Escape to the Lake District

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Photograph: Anna Meng
Photograph: Matthew Fleming
Photograph: Matthew Fleming

Do picturesque walks, beautiful scenery and cute cafes sound like your cup of tea (excuse the pun)? After a recent trip to Bowness, situated in the heart of the Lake District, it seemed only right to compose an article on the charm that this attractive part of the county has to offer. For those of you who have never been to The Lakes, then welcome aboard, as I highlight some of the rustic charisma located just down the road (ish). For those of you have previously visited, I hope you feel I do this review justice as I give you a trip down memory lane.

Autumn in the Lake District is like a scene out of a fairy-tale, boasting the largest natural lake in England and home to the renowned William Wordsworth – if poetry is your forte. Basically there is something to satisfy everyone’s tastes. Bowness in particular is a little gem amid the newly crisp foliage and plethora of tempting chocolate shops. Its cobbled streets are fully equipped to fuel the avid shopaholic’s desires, as you are enticed by the freshly made soups, old fashioned ice cream parlours and handbags available in every range of colours and styles possible. Not wanting to spoil the pretty picture I am painting, I did still managed to stumble across a Bargain Booze, a hint of commercialisation perhaps, but ideal for restocking up on your back to uni essentials.

If you are wanting to go further afield, boat trips and cruises across Lake Windermere offer you the opportunity to visit Ambleside, a beautiful neighbouring town, oozing old-fashioned pubs, art galleries and being heralded as the country’s most popular upland walking area. I definitely felt my thighs were more toned after my weekend away. If the thought of Christmas excites you as much as me, Hayes Garden World is also a must see; its festive display is magnificent and offered me the opportunity to make a start on my Christmas shopping.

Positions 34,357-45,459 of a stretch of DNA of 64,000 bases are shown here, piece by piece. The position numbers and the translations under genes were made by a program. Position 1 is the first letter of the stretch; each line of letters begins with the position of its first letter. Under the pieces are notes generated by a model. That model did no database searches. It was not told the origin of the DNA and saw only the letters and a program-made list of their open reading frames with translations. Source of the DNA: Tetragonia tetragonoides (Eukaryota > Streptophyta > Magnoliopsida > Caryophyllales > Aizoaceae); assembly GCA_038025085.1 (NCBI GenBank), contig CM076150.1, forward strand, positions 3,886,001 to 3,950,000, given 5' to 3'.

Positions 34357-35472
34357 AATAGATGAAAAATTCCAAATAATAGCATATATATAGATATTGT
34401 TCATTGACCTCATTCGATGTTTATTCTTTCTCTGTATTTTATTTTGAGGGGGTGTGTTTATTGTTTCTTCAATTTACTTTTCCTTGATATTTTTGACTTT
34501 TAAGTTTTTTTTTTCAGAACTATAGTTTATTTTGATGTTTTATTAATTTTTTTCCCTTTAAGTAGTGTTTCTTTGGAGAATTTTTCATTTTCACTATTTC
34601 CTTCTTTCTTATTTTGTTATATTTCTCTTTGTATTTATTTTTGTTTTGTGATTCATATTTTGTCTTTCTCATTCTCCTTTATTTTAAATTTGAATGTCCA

Returning to Bowness, it would be sinful not to take a rural walk, enabling your inner photographer to capture some picture perfect memories, as you discover some of The Lakes breath-taking scenic views. Just make sure you come equipped with an umbrella; no trip to Cumbria is complete without some precipitation! If your legs begin to tire from all the hiking, there is always the famous open top buses, offering regular trips along a formidable route that is sure to leave you ‘oohing’ and ‘aahing’. You will feel a million miles away from student life as essay deadlines and group projects are left somewhere along the M6 and are instead replaced with real ale and hearty pub grub. Of course, I could not leave out The World of Beatrix Potter either. A childhood favourite, this award-winning attraction brings the literary classics to life, adding a tinge of nostalgia to your visit.

Getting to the Lake District

So, if you fancy an endearing day out to escape the Uni workload, here is a guide to aid you on your travels.

By Bus: the 555 bus from Lancaster bus station goes directly to Windermere. This will take approximately an hour and a half.

By Train: there is a direct train from Lancaster to Windermere. This takes approximately thirty five minutes and costs around £13.

By Car: take the M6 then the A591. This will take approximately forty minutes.

Walkers add coins to 'money trees' for good luck. Photo: Hayley Schubert
Walkers add coins to ‘money trees’ for good luck. Photo: Hayley Schubert